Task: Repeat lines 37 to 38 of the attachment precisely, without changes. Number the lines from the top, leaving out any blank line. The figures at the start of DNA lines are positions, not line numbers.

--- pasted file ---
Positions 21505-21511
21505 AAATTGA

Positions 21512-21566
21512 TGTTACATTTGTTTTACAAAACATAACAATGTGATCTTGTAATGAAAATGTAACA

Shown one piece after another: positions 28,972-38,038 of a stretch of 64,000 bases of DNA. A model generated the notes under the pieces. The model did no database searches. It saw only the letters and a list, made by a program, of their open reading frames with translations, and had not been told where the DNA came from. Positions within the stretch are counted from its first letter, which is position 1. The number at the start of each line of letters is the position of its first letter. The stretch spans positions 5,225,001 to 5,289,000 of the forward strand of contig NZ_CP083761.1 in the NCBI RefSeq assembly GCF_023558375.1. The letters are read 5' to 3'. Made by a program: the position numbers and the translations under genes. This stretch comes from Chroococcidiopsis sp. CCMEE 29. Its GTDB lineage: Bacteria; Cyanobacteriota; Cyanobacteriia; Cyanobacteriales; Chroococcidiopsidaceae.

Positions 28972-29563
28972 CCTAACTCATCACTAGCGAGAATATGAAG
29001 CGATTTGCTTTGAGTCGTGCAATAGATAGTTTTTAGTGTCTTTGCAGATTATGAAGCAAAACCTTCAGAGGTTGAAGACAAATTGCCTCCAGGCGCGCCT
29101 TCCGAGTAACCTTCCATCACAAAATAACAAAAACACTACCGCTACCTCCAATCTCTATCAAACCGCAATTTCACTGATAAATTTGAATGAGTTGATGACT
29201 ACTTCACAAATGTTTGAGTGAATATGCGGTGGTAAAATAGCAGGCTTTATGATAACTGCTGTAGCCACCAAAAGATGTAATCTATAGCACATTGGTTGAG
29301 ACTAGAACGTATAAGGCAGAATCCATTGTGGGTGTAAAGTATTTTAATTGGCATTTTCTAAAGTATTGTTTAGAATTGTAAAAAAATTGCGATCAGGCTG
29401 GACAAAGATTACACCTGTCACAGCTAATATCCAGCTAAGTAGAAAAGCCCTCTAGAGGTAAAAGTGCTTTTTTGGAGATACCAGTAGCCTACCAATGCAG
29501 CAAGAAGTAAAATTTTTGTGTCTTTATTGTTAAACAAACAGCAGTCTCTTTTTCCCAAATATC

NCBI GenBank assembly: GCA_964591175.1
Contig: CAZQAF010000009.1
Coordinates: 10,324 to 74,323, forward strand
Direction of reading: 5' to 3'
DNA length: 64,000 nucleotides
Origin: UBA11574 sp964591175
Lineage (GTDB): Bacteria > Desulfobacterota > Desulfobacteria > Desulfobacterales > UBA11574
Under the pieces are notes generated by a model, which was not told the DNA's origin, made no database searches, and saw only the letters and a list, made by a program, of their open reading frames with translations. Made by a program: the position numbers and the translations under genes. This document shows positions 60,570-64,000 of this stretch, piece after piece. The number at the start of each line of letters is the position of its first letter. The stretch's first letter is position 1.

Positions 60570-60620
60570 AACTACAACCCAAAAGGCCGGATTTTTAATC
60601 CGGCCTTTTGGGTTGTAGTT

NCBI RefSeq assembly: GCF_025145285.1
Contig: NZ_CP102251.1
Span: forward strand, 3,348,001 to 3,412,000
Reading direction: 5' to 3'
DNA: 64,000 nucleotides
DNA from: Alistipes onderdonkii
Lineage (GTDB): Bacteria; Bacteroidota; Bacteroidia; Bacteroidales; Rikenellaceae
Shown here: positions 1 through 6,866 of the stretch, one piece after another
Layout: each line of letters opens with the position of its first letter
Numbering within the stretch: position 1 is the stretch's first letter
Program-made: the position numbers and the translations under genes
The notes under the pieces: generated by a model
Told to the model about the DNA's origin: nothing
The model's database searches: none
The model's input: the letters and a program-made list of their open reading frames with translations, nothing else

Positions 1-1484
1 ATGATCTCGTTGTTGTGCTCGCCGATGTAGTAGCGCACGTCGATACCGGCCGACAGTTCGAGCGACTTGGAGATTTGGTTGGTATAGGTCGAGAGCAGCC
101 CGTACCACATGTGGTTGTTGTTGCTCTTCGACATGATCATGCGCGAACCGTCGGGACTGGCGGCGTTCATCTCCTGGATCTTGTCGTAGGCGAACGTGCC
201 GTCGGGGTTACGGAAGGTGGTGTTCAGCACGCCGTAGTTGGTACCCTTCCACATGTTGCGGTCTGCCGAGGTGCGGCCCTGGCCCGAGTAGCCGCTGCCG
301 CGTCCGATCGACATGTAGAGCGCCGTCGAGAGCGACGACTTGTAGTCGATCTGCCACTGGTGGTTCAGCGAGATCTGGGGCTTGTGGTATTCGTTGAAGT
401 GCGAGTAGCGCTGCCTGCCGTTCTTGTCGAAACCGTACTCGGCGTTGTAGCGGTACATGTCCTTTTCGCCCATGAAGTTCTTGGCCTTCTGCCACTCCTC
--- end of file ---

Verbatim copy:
Told to the model about the DNA's origin: nothing
The model's database searches: none